Saturday, March 3, 2012

Kamei Art Museum in Sendai 仙台のカメイ美術館

The book.
Last 19-22 December Naoko, the girls and I went on an early winter kokeshi adventure to Sakunami Onsen 作並温泉, Akiu Onsen 秋保温泉, and Sendai City 仙台市, about a five-hour drive via the Tohoku Expressway from our home in western Tokyo. I'll explain the trip over the next couple of blogs, but I thought I'd start with our visit to downtown Sendai's Kamei Art Museum カメイ美術館 which has a wing devoted to kokeshis. What makes this particular collection of interest is that while we were visiting there was a collection of brand new representative kokeshis from every kokeshi maker in Japan. The reason for this is that Kamei has produced a handbook called the Traditional Kokeshi Artist File 伝統こけし最新工人緑 which contains photos and background information on all of Japan's traditional kokeshi makers. The book also includes pictures of two of everyone's kokeshis, which are the ones that were on display in the Kamei museum. A pretty good deal for both the museum and craftsmen, and I'll discuss this beautiful, though expensive (2,500 yen) little book in a future blog. Even though it is 100% in Japanese, I highly, highly recommend this book for all traditional  kokeshi enthusiasts.
Should we go right? Or left? Left!
Anyway, Naoko wanted to go the museum to get the newest edition of the handbook that had just come out in late November, so our timing was perfect. The book isn't all that easy to get a hold of even in Japan, so going right to the source ensured that we would get a copy. Fortunately part of new kokeshi collection was on display, and I took a few pictures of them which are posted below. According to the Kamei web site, we only saw the first display, which was followed by two more shows in the months after we left. That's a lot of kokeshis! For more information on the Kamei Art Museum and its kokeshi projects here's a link to the web site (Japanese):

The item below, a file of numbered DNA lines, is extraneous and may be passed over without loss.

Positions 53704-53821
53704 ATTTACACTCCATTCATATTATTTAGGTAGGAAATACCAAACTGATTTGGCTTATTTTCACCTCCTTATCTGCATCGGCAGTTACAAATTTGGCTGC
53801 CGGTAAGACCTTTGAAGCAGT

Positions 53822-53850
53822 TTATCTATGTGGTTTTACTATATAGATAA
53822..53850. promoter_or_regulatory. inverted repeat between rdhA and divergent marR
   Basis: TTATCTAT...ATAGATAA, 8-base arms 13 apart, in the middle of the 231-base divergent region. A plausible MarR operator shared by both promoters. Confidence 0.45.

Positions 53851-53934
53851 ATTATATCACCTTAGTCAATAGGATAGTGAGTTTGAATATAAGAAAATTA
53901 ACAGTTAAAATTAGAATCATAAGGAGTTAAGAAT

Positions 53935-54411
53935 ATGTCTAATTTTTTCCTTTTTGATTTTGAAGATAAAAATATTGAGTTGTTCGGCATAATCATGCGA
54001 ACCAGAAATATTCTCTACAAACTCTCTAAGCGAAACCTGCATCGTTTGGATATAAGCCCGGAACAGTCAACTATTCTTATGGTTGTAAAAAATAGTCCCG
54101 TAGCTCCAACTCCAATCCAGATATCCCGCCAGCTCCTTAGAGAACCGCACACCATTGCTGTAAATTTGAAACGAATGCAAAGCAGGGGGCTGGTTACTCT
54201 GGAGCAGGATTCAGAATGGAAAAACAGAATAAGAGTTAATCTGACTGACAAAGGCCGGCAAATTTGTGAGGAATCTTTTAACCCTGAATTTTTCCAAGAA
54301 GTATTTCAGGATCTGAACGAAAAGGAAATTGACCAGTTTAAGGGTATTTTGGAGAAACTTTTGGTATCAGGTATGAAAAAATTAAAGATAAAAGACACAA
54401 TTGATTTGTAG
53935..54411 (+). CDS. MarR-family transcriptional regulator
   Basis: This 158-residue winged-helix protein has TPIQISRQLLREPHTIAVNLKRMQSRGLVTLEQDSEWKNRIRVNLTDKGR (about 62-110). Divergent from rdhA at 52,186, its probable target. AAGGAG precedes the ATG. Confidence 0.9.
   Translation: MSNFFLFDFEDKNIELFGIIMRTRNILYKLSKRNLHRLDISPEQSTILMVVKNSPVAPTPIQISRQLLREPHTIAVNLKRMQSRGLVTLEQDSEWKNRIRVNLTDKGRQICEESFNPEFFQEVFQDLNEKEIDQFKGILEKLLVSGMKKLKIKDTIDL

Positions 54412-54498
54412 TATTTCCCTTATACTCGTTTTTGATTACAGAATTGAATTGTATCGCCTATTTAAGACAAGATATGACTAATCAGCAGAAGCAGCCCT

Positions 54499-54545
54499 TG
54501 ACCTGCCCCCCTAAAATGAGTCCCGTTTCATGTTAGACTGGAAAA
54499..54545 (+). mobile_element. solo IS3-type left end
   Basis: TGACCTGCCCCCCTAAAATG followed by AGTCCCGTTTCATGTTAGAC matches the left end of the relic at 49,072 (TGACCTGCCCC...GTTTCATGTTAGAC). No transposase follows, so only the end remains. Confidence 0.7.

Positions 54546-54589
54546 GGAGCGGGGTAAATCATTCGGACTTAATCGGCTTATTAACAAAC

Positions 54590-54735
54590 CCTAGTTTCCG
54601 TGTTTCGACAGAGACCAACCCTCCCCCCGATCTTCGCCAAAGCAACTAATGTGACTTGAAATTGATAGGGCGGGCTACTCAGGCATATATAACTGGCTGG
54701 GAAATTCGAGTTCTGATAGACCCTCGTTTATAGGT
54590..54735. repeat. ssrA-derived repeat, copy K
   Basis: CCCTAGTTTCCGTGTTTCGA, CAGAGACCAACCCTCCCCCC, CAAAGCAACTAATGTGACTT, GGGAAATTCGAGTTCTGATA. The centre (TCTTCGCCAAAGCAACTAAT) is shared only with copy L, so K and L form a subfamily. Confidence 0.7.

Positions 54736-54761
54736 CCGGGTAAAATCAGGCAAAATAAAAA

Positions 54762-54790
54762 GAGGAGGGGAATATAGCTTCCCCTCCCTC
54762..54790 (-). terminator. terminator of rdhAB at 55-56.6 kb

Kokeshis by our friends the Satos from Iwaki, Fukushima.

While we were definitely in a museum (which has an amazing butterfly collection, as well as a paintings on a different floor), the kokeshi wing was also something of a research room that contained a very nice library of kokeshi books and a table for reading. There was also a little gift shop with kokeshi goods (mostly from Kokeshika, a kokeshi/matryoshika shop in Kamakura) and small selection of books. We were happy to find a rather rare, scholarly kokeshi book from 1980 on the Sendai kokeshi tradition -- Naoko's been very pleased with it. By the way, the museum staff was extremely pleasant and helpful. By all means check out Kamei the next time you're in Sendai. 
The pinkish room in the back is the kokeshi wing. You can see Naoko conducting some kokeshi research at the reading table.
The library.
Kokeshi goods.
Also in the kokeshi area were a couple of pieces of kokeshi art. I've really come to like this kokeshi-related artistic tradition which goes way back, though how far back is not entirely clear to me - maybe the 1920s? Here's a photo of one of the pieces. I need to learn more about this.


  1. I love your Kokeshi blog! My favorite artists are Mito Hiroshi and Santo Sanzo.

    Thanks for writting about this dolls.


  2. We are bringing around 33students from Malaysia to visit this place on 24Nov2015 together with Japnese interpreter.How much the entrance fee?Any special activity for those student ? As a good memory for them to bring back,any thing be suggested?

    1. TZM Travel -- Thank you for your message. We have contacted Kamei Museum and they will be happy to have your group visit. I shall send you a contact email soon. -- John

    2. TZM Travel -- Following up on my reply above, please contact Ms Yumiko Aono who is a curator at the Kamei Museum. You can reach her directly at the following email:
      Good luck with your trip to Sendai, and please let me know if you need further assistance.